Half the pollution flowing into Chesapeake Bay is estimated to come from agriculture. And one concern is chicken farms on the Delmarva Peninsula. In 2008, these farms produced 1.5 billion pounds of manure -- more than the annual human waste of New York, Washington D.C., San Francisco and Atlanta combined.
Chairman, Perdue Farms Inc.
Help me understand one thing that's also got me baffled. ... How do you wind up owning the chickens, owning the feed and not owning, in the sense of legal responsibility, the manure?
The manure is considered a resource, actually. You know, when we went to Kentucky, they're used to buying chemical fertilizer to fertilize their hay. They think they've died and gone to heaven now because they've got a fertilizer that's organic also, which chemical [fertilizer] is not, so to them it's a big benefit. ... It's not a matter of who owns or doesn't own it; it's a matter of what use is being made from it.
The reason we built the AgriRecycle [program to distribute surplus manure as fertilizer] is that there's some producers now who may not have a place to go with the litter. So we're providing a facility where that could be taken if they didn't have a field situation and a nutrient management situation where they could use the litter. But the vast majority still do use the poultry litter if their nutrient management plan accepts that. In other words, the phosphorous level is such that they can use the poultry litter.
... I think essentially what you're saying is you want to deal with that issue of the excess manure voluntarily, not on a regulation or legal basis, is that right?
I don't understand what that means, "on a regulation basis."
... You obviously are familiar with the regulations or the laws that people have proposed ... suggesting that large poultry processors like yourselves should be jointly responsible with the growers. That's all I'm talking about. That's a legal or regulatory approach. ...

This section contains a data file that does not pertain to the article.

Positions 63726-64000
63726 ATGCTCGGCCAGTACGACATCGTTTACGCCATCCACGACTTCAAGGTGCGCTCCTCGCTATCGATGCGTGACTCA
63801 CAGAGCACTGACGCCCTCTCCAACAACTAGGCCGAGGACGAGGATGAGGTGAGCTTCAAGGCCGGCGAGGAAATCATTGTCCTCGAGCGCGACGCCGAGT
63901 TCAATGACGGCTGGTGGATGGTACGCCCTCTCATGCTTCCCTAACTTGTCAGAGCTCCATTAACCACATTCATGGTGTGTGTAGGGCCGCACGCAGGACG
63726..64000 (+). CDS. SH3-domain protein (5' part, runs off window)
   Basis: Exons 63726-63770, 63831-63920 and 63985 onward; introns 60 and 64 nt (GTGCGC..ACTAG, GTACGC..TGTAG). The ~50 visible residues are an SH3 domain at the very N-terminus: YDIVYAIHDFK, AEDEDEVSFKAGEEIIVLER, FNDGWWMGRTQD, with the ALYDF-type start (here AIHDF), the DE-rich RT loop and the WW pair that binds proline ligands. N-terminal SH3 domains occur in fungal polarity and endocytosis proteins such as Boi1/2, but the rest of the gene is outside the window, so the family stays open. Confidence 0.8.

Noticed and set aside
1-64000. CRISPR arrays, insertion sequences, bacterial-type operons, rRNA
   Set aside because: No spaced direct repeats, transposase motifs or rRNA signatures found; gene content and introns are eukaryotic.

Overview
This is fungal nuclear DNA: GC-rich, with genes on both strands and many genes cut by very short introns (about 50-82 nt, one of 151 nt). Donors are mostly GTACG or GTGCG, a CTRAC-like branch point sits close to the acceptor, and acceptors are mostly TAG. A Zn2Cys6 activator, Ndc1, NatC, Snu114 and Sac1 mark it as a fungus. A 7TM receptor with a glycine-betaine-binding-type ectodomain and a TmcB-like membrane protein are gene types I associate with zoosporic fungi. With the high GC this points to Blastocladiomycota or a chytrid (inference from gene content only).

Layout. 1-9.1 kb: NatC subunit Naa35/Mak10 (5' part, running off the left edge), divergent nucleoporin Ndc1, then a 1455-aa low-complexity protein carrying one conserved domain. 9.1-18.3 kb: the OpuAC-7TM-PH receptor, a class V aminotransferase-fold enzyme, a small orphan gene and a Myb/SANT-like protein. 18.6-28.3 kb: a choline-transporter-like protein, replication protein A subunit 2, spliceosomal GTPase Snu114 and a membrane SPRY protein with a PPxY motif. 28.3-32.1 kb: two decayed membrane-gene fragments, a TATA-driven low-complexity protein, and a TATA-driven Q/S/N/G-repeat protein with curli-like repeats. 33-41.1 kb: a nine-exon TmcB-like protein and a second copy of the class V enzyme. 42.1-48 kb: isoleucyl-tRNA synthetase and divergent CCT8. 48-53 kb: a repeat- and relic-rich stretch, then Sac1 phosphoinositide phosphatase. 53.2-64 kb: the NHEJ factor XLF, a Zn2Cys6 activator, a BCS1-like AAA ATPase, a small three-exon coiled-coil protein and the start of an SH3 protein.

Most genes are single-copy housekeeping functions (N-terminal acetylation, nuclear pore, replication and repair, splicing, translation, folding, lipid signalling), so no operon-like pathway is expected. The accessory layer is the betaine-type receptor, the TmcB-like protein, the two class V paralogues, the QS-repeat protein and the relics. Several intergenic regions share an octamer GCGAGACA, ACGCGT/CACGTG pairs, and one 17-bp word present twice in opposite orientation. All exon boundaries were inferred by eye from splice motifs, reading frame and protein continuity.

I don't understand the voluntary versus the regulatory. I really don't. I mean, what we're doing with EPA is a cooperative effort with the producer, cooperatively trying to accomplish what EPA wants and making sure that everything is in compliance with, I guess, regulations. ...
... People talk about the power and the influence of agriculture nationwide to resist regulation in ways that industry hasn't done. Is it all just a point source question, or is there something about the notion of the family farmer and the notion of the independence of a grower or somebody [who] grows crops? It's a different kind of social economic entity than a company or a manufacturing plant?
I think you're right. I think that it's all those things. I think it's the independence of the farmer. It's more difficult to change, where the industrial site has to change. It's the point source versus the nonpoint source, as you said. All those things are probably part of the difficulty in making change happen in agriculture. But agriculture will change. They'll do what it takes. I think they just have to be given a compelling reason why it's important to do that. …
We're trying to help [the farmers] understand what the regulators want, what the EPA, whoever it is, wants, and there's a way to get there without it being such an, in their mind, onerous process.
And is it expensive ... to take the steps that are necessary, to build the manure sheds, to put up the buffers, to put in the compost and so forth? ...
No. I don't think it's terribly expensive as long as the state helps, for example, on the manure sheds. They cost-share. I think it's important that that happens, that the states do their part. If they're interested in that, I think they will.
... Critics say that agriculture, specifically the chicken industry, is the primary source of pollution in the bay and that if large integrators like Purdue were to be responsible for the waste, it might be better cleaned up. [What's your] point of view on that criticism or argument? ...
The farmer puts the litter on his land, and that's a nutrient management plan, and we're not involved in that, you know? If he puts chemical on his land, he's responsible for what he does with his chemical fertilizer.
Perdue will send out one of their representatives to the farm, and it's normally right before you're getting ready to put a flock of chickens in, or the very day that they're going to be put in. They'll say, "We forgot to get the contract signed, and we have to do that before the chickens can come."